7 Foldover [GDP-17-001]

February 8, 2014
by Lauren
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Halloween Dream EP by Miserable

7 Foldover [GDP-17-001]Miserable’s Halloween Dream, the debut EP from San Francisco shoegaze outfit Whirr’s Kristina Esfandiari, delivers a gauzy liquid flowing within a contemplative musical framework. Its succulent griminess keeps our heads soupy, and we spin in the downtempo parade. The title track’s fuzzy-lipped current climbs like smoke on a lit wick under a glass-trapped haze. Punctuated drums usher in the cinema of hand-cracked guitar strings feeling their own distortion beneath Kristina Esfandiari’s imminent clouds, reminiscent of Sunny Day Real Estate’s perfect tension between groaningly dark cascades and rapturous climaxes. With “Bell Jar,” Esfandiari’s cloaked pout emits a powdery weight, the spookiest room in her Victoria-Legrand-esque husk, as drums pile to a steady clip. With a whoosh, the dust in the room shoots up, its bulbous opacity spreading. Amidst distant vocal screams, we stand motionless, daydreaming on the particulate matter and how beautiful it moves. In “Spinning,” we marvel as strummed lightness deposits in a breathtaking slow-motion drop covering all the delicate grains that make up the heaviness of Esfandiari’s air.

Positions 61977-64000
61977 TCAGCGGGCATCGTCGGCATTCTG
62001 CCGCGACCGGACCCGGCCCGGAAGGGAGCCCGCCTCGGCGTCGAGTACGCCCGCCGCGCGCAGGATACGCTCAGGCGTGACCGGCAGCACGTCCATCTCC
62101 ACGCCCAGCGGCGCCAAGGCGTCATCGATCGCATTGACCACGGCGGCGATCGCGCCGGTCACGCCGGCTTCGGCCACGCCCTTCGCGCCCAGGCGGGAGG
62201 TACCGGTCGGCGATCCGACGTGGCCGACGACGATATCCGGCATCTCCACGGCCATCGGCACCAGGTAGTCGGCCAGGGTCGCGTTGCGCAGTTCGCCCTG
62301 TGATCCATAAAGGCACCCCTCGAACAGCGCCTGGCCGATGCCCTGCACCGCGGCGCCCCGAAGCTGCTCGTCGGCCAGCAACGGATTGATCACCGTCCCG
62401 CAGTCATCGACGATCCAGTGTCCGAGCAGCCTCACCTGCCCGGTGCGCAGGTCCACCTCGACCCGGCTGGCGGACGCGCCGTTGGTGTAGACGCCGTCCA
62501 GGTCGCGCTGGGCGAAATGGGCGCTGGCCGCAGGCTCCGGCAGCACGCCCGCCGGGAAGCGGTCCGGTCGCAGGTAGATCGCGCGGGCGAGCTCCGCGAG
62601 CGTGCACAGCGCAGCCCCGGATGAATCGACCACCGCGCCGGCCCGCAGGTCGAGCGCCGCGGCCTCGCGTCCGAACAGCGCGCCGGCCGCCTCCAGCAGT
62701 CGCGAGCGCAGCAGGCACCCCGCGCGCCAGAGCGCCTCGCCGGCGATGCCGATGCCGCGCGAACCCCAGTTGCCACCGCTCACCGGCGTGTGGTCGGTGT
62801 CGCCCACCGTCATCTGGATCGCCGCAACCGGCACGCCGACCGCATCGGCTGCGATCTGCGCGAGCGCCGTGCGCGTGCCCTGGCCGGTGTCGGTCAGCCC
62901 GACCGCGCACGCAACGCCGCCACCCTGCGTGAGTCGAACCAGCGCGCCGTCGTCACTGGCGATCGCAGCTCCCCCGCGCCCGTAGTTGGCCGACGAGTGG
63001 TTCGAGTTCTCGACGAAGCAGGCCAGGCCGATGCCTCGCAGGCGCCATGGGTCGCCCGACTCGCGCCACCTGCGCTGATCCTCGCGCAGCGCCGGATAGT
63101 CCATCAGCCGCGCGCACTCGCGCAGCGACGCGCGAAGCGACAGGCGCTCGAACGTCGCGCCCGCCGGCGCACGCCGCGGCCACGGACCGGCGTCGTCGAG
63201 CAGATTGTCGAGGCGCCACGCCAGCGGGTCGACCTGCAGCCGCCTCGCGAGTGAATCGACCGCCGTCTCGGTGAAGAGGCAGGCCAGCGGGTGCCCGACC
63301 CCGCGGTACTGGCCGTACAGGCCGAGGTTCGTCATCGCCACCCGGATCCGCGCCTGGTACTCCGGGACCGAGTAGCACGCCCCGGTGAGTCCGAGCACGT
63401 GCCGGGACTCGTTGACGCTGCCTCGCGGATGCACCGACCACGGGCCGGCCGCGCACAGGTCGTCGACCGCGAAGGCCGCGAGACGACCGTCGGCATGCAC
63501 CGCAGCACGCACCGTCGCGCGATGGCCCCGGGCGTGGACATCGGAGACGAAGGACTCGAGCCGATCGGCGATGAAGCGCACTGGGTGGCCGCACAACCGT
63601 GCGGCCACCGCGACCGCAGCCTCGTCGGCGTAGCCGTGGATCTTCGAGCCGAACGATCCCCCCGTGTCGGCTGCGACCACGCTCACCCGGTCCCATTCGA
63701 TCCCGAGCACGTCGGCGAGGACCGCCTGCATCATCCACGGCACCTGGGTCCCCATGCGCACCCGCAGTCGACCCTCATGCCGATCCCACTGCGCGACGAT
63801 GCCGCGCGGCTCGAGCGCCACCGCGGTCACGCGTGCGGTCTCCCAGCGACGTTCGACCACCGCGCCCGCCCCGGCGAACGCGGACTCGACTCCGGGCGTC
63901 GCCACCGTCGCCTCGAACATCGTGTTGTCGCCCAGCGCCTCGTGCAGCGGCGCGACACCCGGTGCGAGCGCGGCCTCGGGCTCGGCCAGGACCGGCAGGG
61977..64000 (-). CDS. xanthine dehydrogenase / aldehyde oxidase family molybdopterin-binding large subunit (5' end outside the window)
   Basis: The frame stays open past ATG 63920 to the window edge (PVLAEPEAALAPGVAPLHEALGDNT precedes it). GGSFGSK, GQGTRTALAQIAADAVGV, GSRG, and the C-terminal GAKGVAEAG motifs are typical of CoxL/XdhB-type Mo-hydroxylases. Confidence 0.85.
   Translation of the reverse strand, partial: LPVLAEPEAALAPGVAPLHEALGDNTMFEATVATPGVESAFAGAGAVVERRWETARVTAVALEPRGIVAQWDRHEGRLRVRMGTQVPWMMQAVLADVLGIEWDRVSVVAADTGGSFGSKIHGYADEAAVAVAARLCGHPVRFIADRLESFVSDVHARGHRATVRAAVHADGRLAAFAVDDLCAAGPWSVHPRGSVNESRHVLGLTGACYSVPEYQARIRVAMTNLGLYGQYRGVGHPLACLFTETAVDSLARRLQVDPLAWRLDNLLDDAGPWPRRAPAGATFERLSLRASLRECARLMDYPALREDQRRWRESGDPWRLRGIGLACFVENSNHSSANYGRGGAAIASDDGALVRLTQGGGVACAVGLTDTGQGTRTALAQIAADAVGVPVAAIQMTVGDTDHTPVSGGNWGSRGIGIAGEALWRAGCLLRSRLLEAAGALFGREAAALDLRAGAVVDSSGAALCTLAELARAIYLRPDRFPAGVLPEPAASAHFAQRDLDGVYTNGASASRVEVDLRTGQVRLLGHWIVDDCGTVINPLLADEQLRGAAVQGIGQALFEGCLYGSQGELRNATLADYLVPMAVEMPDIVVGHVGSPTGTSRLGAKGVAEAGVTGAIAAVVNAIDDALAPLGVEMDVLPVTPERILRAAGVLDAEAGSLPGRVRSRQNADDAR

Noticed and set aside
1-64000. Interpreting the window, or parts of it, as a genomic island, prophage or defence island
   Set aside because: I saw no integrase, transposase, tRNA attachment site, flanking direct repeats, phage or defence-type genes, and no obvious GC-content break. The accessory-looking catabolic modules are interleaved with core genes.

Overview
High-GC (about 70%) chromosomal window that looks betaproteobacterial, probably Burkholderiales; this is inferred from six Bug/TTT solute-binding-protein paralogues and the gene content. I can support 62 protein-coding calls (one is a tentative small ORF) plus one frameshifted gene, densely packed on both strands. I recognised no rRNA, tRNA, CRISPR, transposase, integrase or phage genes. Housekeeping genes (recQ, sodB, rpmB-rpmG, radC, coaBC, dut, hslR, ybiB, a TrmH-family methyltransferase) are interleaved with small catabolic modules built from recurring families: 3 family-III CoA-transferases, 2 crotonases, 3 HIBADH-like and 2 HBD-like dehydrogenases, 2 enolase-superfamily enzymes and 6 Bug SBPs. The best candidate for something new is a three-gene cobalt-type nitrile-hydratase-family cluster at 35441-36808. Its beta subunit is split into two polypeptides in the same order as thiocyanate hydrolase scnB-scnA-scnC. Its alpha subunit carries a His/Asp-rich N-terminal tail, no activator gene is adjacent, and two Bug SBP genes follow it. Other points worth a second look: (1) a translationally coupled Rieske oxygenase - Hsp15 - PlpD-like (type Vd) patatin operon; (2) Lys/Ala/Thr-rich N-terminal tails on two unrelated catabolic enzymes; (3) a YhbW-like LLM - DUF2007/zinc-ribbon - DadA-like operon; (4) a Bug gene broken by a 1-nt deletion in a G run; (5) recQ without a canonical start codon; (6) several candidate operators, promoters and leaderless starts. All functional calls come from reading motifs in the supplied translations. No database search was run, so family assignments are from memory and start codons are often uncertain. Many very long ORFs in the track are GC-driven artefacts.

Halloween Dream BY Miserable, to be released February 18, 2014 on ultra clear 7″ vinyl with gold haze on The Native Sound


1. Bell Jar

2. Orchid

3. Spinning

4. Halloween Dream

Listen below. Buy it here.


January 22, 2014
by Lauren
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Rooms With Walls And Windows by Julie Byrne

Rooms With Walls And Windows by Julie Byrne

Released January 21, 2014 on Orindal Records


Julie Byrne’s deput LP, Rooms With Walls And Windows, a record delicately hinged almost solely to Byrne’s palpable voice and unfettered plucking, stirs with a sonic lushness that spills casually and unapologetically through her acoustical confines. It’s Byrne’s dynamic and staring solitude on top of her glancing whimsy, that creates a haunting folk all her own; one cannot listen it away.